Despite lack of media coverage, Black Women’s Blueprint monitored and examined the case from New York. The group released Invisible Betrayal: Police Violence and the Rapes of Black Women in the United States, a report provided to the United Nations Committee Against Torture. The report examined how the occurrence and consequences of the rape and sexual assault of black women is socially and legally downplayed. As an example, it cited the arrest of Holtzclaw and his release on a $500,000 bond.

“We have to unite in the struggle to end police brutality, but also to end sexual assault,” Tanis told Oklahoma Gazette. “No woman should have to worry about sexual assault. … They shouldn’t have to worry at the hands of officials who should be protecting them.”

Jan. 18, Martin Luther King Jr. Day, Black Women’s Blueprint began its National Justice Ride for Black Women to Oklahoma City. By Wednesday, hundreds of activists and artists are expected to stand with the Holtzclaw survivors. Tanis said that the group’s goal is to bring sustainable education programs surrounding sexual assault to the area. Additionally, the group plans to meet with city leaders and the Oklahoma City chapter of the NAACP to discuss policy relating to human rights, sexual assault, police officer training and justice.

“We want to redefine what justice would look like for us, and 200 years in prison is not what justice looks like to us,” Tanis said. “Justice would be living in a world that doesn’t perpetuate rape culture. We want to live in a world that doesn’t blame victims of sexual assault. We want to live in a world where we can depend on those in charge of protecting communities. We are looking for transformation.”

Justice beyond

OKC Artists for Justice Day of Visibility Wednesday, Jan. 20, seeks to raise awareness of the issue of sexual assault today. Through social media, people from Oklahoma City and elsewhere are encouraged to share a video, picture, poetry, song or story about overcoming the effects of sexual assault. At 1 p.m., there will be a Twitter storm posting about sexual assault awareness and reactions to the Holtzclaw case.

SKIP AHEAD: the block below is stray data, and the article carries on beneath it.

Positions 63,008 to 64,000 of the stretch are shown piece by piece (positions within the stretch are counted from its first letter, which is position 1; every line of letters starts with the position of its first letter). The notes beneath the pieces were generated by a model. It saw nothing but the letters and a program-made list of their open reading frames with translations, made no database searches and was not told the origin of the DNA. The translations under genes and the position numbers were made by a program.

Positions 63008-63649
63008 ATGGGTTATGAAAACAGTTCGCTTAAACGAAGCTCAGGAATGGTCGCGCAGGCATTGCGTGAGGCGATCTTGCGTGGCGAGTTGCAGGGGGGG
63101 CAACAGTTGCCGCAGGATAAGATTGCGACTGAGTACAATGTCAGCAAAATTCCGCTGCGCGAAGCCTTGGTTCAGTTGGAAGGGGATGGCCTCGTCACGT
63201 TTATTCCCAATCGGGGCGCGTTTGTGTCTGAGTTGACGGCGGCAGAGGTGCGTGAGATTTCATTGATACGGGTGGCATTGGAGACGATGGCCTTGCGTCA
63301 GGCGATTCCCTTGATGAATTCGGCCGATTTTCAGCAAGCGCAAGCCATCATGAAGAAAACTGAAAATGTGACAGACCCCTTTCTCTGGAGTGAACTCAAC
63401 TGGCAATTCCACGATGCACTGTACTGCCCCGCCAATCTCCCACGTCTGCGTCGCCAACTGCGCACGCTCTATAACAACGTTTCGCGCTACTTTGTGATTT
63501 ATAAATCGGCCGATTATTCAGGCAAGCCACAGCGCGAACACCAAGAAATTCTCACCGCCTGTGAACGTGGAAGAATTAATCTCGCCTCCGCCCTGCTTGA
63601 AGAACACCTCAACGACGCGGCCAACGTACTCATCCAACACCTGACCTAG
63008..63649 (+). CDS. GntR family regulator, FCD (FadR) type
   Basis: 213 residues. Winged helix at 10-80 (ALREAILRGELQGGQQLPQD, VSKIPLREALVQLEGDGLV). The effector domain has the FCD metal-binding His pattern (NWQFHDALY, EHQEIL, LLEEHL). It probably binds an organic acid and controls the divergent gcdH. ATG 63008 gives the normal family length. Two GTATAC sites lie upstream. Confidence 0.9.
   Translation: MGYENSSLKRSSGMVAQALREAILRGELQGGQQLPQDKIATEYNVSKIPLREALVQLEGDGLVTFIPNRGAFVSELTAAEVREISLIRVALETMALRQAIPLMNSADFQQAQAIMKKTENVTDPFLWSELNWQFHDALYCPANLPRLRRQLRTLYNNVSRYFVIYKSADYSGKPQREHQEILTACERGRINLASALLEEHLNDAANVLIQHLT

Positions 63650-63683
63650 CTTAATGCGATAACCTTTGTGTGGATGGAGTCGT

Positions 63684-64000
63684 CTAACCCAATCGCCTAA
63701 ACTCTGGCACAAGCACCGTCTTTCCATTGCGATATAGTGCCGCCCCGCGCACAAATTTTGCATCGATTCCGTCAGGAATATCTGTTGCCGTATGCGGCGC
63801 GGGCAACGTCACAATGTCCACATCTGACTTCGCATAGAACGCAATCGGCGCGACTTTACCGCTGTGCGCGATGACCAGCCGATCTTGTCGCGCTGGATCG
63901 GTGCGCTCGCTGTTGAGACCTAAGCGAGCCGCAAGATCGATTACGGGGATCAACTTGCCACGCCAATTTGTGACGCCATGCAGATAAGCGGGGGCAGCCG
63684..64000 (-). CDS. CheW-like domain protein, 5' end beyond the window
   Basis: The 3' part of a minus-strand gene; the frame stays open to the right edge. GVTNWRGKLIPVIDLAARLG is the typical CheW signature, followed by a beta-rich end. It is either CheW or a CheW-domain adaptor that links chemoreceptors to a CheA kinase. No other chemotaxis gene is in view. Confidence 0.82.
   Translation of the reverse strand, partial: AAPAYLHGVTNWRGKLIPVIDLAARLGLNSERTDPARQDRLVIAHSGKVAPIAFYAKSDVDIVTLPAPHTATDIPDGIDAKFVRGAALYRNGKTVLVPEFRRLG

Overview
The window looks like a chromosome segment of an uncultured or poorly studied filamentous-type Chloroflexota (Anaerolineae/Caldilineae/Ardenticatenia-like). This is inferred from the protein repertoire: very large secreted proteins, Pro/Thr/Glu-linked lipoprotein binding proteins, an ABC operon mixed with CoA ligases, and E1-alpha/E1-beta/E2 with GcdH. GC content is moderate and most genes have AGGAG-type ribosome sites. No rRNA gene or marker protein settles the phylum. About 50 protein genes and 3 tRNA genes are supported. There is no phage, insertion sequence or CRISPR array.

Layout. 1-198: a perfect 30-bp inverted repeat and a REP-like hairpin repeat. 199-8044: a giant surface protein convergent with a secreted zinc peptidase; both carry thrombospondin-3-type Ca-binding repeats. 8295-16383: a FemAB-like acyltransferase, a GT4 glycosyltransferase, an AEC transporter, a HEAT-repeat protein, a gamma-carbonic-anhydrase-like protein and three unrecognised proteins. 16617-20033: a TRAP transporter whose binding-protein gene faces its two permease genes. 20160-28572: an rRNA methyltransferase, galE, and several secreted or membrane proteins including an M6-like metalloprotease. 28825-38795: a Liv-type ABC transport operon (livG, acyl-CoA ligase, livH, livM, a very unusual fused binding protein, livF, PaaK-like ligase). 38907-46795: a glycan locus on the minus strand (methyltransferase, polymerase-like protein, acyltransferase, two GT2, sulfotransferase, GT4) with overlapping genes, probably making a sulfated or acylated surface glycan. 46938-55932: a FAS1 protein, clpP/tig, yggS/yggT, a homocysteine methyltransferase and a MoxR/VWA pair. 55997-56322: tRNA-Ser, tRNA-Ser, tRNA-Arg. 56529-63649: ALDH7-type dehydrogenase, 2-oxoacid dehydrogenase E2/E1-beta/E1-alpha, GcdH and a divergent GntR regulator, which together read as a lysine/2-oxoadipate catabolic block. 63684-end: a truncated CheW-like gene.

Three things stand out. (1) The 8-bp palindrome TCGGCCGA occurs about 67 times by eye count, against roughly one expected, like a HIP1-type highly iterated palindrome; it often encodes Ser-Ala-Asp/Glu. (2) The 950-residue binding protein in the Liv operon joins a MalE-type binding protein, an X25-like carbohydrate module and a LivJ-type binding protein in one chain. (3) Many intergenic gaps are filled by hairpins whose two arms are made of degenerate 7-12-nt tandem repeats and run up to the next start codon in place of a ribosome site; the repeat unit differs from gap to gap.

The social media campaign leads up to the 6 p.m. community forum at Langston University’s Oklahoma City campus, 4205 N. Lincoln Blvd. Speakers include attorneys, a judge, a law professor and M.T. Berry, assistant OKC city manager.

This is the second community forum planned by the local group. With the trial complete, OKC Artists for Justice will continue its role in community education surrounding prevention of and response to sexual assault. Additionally, members advocate especially for women of color.

“We want to be a place for people who have questions but may not trust the established women’s organizations,” Franklin said. “We want to be an organization that gives people the resources and help they need.”

During the Holtzclaw trial, many survivors testified they didn’t know whom to trust with information about an officer assault.

Part of OKC Artists for Justice’s work surrounds removing the stigma from women surviving sexually assault, encouraging them to publicly speak out to inspire change in the community. The group hopes to turn outrage into action in the service of greater justice.

Print Headline: Beyond judgement, With Daniel Holtzclaw’s sentencing set for Thursday, advocacy groups hope to change sexual assault stigma, educate the community and bring action.